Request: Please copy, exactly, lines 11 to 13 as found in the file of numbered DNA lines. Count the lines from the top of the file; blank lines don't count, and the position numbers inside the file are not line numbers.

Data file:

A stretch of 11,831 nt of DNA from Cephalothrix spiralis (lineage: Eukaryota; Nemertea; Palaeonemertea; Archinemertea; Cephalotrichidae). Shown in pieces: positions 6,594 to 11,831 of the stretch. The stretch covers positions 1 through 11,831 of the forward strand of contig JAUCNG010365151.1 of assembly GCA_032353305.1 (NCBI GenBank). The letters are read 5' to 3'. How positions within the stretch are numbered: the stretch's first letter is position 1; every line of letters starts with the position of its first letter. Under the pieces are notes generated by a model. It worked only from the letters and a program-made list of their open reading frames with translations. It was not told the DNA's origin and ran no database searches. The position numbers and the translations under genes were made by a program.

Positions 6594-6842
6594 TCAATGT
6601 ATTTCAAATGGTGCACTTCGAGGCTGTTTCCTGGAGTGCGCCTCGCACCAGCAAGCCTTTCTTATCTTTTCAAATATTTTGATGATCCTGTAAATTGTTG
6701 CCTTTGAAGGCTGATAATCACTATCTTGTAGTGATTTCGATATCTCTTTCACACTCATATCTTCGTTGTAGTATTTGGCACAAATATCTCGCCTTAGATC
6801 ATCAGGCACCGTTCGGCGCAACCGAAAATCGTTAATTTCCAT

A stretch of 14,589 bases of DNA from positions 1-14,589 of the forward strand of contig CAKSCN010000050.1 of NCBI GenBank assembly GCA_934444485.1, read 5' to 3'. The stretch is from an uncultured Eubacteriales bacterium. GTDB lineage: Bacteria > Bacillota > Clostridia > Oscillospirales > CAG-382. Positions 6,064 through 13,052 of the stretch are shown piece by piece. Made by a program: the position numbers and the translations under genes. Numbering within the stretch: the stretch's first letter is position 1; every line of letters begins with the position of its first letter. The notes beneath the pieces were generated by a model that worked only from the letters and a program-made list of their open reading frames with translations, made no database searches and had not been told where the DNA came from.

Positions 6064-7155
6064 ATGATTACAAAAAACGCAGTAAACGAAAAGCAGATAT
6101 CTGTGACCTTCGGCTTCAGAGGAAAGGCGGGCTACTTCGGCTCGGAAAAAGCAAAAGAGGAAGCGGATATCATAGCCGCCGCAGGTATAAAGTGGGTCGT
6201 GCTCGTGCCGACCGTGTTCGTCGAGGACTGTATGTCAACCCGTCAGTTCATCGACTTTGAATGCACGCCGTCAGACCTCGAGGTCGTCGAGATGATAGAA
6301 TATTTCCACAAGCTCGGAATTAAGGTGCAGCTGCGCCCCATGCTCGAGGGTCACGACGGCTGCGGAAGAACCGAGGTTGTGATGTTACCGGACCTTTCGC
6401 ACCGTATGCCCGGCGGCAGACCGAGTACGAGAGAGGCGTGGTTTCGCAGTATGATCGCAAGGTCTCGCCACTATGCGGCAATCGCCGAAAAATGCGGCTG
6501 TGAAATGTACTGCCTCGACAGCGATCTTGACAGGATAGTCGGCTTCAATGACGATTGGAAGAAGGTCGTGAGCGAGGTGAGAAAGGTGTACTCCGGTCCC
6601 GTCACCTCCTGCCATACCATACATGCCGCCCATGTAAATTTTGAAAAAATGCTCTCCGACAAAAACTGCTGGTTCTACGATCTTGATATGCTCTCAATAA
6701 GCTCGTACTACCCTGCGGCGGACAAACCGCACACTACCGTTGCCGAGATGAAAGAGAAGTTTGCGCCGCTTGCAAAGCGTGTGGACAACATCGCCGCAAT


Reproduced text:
6201 GCTCGTGCCGACCGTGTTCGTCGAGGACTGTATGTCAACCCGTCAGTTCATCGACTTTGAATGCACGCCGTCAGACCTCGAGGTCGTCGAGATGATAGAA
6301 TATTTCCACAAGCTCGGAATTAAGGTGCAGCTGCGCCCCATGCTCGAGGGTCACGACGGCTGCGGAAGAACCGAGGTTGTGATGTTACCGGACCTTTCGC
6401 ACCGTATGCCCGGCGGCAGACCGAGTACGAGAGAGGCGTGGTTTCGCAGTATGATCGCAAGGTCTCGCCACTATGCGGCAATCGCCGAAAAATGCGGCTG